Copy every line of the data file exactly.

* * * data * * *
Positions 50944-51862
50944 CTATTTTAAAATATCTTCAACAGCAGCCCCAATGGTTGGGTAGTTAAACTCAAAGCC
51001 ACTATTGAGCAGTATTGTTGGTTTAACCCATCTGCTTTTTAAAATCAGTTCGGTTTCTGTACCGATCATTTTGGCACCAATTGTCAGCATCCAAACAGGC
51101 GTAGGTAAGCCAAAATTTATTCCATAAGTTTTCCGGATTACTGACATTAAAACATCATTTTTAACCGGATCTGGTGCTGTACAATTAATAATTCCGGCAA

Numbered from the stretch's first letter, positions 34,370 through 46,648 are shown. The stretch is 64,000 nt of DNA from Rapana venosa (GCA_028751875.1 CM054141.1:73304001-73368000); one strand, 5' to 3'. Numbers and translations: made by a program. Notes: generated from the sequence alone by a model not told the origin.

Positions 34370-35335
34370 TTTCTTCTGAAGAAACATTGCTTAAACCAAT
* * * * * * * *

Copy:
Positions 50944-51862
50944 CTATTTTAAAATATCTTCAACAGCAGCCCCAATGGTTGGGTAGTTAAACTCAAAGCC
51001 ACTATTGAGCAGTATTGTTGGTTTAACCCATCTGCTTTTTAAAATCAGTTCGGTTTCTGTACCGATCATTTTGGCACCAATTGTCAGCATCCAAACAGGC
51101 GTAGGTAAGCCAAAATTTATTCCATAAGTTTTCCGGATTACTGACATTAAAACATCATTTTTAACCGGATCTGGTGCTGTACAATTAATAATTCCGGCAA

Numbered from the stretch's first letter, positions 34,370 through 46,648 are shown. The stretch is 64,000 nt of DNA from Rapana venosa (GCA_028751875.1 CM054141.1:73304001-73368000); one strand, 5' to 3'. Numbers and translations: made by a program. Notes: generated from the sequence alone by a model not told the origin.

Positions 34370-35335
34370 TTTCTTCTGAAGAAACATTGCTTAAACCAAT